And there it was. The disappointment. Tony immediately felt small and useless, and he hated that feeling. He hated it all the more for the fact it was Steve making him feel that way. "Then get to the point," he snapped, regretting the shortness of his tone immediately, but unable to take it back.
He glanced up to see Steve's eyes closed as the other man took a deep breath to calm, whether to calm his anger or to fortify himself for what he was about to say, Tony couldn't tell.
"I nearly lost you," Steve said finally, his voice a soft whisper in the quiet of the room. "Except I had already done that. I'd lost you because I was being stubborn about the wrong things."
"And what were those wrong things?" Tony asked, perfectly willing to rub salt in the wound.
"The fact that I was being more stubborn about our argument than trying to make our relationship work," Steve said plainly, opening his eyes and looking at Tony with a lost expression that cut off any smart reply he could think of.
"You said this was a bad idea," Tony said as he looked back down. And it was. Steve was right. This whole conversation was only serving as further proof as to why, and Steve hadn't been the only one being too stubborn when they fought. Steve was just the only one able to admit it, and Tony was all too aware of where that left him.
"You didn't have to agree with me," Steve replied, but there was no accusation in his tone. It was broken and small, and it made Tony ache to pull Steve against him and hold him close until Steve sounded happy again. He didn't though; he stared at his empty hands instead. Had Steve needed a reason to stay? Tony had probably jumped to conclusions if Steve had been asking. He had been pretty angry at the time.
Tony still didn't know where that left them.
"I want to try again," Steve said, his voice firmer.
Tony couldn't help it. He looked up in surprise, catching Steve's eyes. They were trained on him with a stubborn set of Steve's chin. "Why?" Tony asked, his voice dull and blank.
"Because if there's a chance I could lose you, I'd rather spend what time I have with you than without you."
Peggy, Tony's mind supplied. Of course Steve wouldn't want that regret again. "Even with the fights?" Tony asked. Because they had been so good, that first month before everything backfired after a bad mission. But Tony wasn't sure he could handle having all of that if only to have it taken away again.
"Fights and all," Steve said softly. "Because right now it's killing me more that I don't have the right to hold you any more, knowing it was my fault."
Tony swallowed. "It wasn't your fault," he replied, fidgeting against the pillows at his back. Break-ups took two people, after all, and Tony had done more than his fair share in their fight.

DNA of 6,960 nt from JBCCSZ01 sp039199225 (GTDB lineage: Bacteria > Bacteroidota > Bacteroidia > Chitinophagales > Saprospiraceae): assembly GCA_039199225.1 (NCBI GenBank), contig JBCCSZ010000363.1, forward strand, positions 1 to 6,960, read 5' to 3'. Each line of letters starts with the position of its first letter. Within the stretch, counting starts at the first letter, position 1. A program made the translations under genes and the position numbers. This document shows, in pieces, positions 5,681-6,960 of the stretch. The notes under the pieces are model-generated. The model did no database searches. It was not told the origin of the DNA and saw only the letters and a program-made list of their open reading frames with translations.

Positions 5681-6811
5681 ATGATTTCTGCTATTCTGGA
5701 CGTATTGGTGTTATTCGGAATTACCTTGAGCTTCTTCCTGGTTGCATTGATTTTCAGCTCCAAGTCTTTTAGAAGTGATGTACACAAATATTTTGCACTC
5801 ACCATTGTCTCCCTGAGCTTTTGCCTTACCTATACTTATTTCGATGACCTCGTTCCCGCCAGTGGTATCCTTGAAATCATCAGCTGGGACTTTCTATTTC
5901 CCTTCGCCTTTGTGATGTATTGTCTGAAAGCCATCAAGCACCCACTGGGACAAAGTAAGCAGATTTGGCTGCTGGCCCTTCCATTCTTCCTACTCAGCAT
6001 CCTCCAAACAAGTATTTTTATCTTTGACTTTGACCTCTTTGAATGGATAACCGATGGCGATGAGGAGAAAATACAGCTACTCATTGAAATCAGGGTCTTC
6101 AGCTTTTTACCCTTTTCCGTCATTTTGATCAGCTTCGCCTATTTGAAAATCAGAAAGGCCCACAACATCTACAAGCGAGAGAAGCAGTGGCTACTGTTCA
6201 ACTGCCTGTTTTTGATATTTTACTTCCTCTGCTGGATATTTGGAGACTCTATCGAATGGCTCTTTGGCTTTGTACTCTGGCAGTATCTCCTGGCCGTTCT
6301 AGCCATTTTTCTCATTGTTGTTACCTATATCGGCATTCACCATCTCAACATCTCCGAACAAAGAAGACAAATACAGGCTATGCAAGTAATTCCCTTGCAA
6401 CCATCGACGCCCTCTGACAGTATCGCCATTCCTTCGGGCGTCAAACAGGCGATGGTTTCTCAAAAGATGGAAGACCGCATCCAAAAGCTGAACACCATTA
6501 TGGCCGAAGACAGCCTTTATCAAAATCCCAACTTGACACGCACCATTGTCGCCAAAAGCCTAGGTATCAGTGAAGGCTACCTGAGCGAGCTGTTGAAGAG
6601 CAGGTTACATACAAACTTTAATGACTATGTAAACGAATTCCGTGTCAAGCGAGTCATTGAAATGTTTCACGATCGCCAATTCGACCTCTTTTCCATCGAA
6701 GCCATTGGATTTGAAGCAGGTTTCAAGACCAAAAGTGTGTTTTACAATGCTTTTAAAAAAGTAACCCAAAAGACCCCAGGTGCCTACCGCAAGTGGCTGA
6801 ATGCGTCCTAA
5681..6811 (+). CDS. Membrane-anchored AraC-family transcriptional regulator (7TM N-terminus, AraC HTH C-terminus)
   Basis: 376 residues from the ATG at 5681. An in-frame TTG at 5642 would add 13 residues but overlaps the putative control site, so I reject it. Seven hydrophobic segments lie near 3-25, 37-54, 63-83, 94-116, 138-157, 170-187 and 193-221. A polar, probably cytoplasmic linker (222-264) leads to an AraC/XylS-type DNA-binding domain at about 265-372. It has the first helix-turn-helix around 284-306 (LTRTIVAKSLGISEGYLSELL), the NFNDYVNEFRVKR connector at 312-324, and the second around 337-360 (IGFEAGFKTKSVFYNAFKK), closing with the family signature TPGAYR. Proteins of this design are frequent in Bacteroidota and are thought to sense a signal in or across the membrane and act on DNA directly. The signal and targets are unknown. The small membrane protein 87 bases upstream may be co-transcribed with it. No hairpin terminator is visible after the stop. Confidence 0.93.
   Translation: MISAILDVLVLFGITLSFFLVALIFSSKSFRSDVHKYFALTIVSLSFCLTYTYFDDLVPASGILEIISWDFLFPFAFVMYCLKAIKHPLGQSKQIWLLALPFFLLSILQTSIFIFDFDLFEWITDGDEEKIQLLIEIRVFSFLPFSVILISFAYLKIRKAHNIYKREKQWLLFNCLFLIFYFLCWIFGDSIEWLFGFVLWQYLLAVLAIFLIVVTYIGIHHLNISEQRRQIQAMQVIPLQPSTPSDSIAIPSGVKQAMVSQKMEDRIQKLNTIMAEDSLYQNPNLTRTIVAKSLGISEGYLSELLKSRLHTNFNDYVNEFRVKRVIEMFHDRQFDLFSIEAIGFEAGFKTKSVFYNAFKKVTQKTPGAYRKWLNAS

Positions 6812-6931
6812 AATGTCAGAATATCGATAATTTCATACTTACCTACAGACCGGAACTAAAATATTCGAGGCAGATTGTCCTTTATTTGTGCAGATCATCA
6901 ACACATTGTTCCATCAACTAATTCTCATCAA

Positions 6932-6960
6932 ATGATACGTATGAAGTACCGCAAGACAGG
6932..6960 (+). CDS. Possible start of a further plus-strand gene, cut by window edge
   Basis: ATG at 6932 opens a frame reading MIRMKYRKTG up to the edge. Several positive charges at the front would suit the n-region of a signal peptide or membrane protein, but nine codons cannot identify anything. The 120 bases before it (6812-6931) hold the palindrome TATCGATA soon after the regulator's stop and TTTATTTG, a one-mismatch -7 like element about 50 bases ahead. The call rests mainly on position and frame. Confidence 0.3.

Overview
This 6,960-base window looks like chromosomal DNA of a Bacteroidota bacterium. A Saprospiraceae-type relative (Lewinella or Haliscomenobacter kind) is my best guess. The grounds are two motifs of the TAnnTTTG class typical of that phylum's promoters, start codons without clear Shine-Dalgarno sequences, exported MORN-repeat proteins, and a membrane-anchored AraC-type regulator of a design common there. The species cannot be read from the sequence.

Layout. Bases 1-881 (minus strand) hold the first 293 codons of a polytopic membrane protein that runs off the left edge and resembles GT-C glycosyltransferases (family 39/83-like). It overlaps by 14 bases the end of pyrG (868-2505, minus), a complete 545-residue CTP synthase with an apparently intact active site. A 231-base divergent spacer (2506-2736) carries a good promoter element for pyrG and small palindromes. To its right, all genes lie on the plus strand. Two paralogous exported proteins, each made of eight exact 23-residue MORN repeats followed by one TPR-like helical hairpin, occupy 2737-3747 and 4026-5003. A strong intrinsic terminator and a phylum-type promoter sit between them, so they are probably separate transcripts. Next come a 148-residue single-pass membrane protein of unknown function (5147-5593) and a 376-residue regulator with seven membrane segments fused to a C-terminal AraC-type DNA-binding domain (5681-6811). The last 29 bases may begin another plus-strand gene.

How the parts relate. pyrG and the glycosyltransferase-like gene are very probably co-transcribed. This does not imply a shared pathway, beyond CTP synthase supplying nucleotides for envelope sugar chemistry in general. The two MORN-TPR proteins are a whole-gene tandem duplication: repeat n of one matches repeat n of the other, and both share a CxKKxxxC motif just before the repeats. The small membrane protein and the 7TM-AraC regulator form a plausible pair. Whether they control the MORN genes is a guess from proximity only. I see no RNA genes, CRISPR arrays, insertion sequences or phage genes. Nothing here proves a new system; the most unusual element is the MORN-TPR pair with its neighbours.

"Tony..." Steve started, but fell silent.
Tony closed his eyes, picking through the possibilities. They had already crashed and burned once. The probability of it happening again was high. It wasn't that they didn't get along, because they did fantastically. Waking up in Steve's bed and being able to run his scarred fingers through those golden strands was the happiest Tony had been since the last time he was allowed to kiss his way down Pepper's neck. He could have that again, even if just for a little while. Did he want it?
Yes. Yes, he did.
"You don't have to answer now," Steve said, waking Tony from his thoughts. "And I can leave if you-"
He stopped, looking down at the blue sleeve Tony had grabbed when the word 'leave' fell from his mouth. Tony resolutely tried not to care that he'd panicked in front of Steve and was now keeping him from leaving. He focused on the lights in the room, not on Steve's widening eyes.
"I can call someone to come and wait until they arrive," Steve amended, realizing his misstep. "You were awake under there. And alone."
"I'm fine," Tony bit out, though he didn't let go of Steve's sleeve, even when Steve placed a hand over his comfortingly. He tried to take a painful deep breath as Steve sat back down and resolutely pushed the fear that threatened to overwhelm him away. Steve was here. Tony wasn't going to die and he wasn't alone.
He didn't force himself to let go of Steve's wrist though. Instead, he tugged Steve closer. Not that he could actually move Steve, but it made his intention known.
"Tony," Steve said, his voice choked.
"Fights and all," Tony said, tugging insistently. "Come on."
"There's not enough room for both of us in that bed." Steve's voice was trembling, but he was moving to the space Tony had cleared.
"You're the strategic genius. You can make it work," Tony muttered, not caring how much space there was so long as Steve got there quickly.
Which, of course, he didn't, taking a moment to lay the bed back properly and fixing the I.V. so that Tony wouldn't accidentally rip it out by moving around. Bastard. But then Steve was kicking off his shoes and hesitantly lying down next to him. And Tony, now that he had made up his mind, decided the fact that Steve was still on the edge and putting a respectable space between them was unacceptable.
He rolled Steve over and climbed on top, pinning Steve under him and ignoring the way his ribs protested the motion. Not that Steve was the running away sort, but people... people had a tendency to leave Tony, and even knowing Steve could easily throw him off, having Steve pinned underneath him settled something in Tony he couldn't quite explain. He wanted to wrap his arms around Steve, but he knew Steve would get testy about the IV so he settled for fisting his hands in the blue undershirt of Steve's uniform and breathing in the smell of leather and sweat as he curled into Steve's shoulder. His ribs were hurting like a bitch in this position, but at the moment he didn't care.
Steve was stiff under him, his hands hovering at Tony's sides for a moment. Tony could almost feel the moment Steve snapped, a sharp breath being drawn under him, and then Steve's arms wrapping tightly around his back as his shoulders shook and he buried his face against Tony's hair. "Tony, God, I..." Steve said, his voice trembling.
Tony was probably trembling himself, but he didn't care. Instead, he kissed every bit of Steve's neck and collar chastely to remind them both they weren't alone. The lights were bright and the power was back on. That was all that mattered.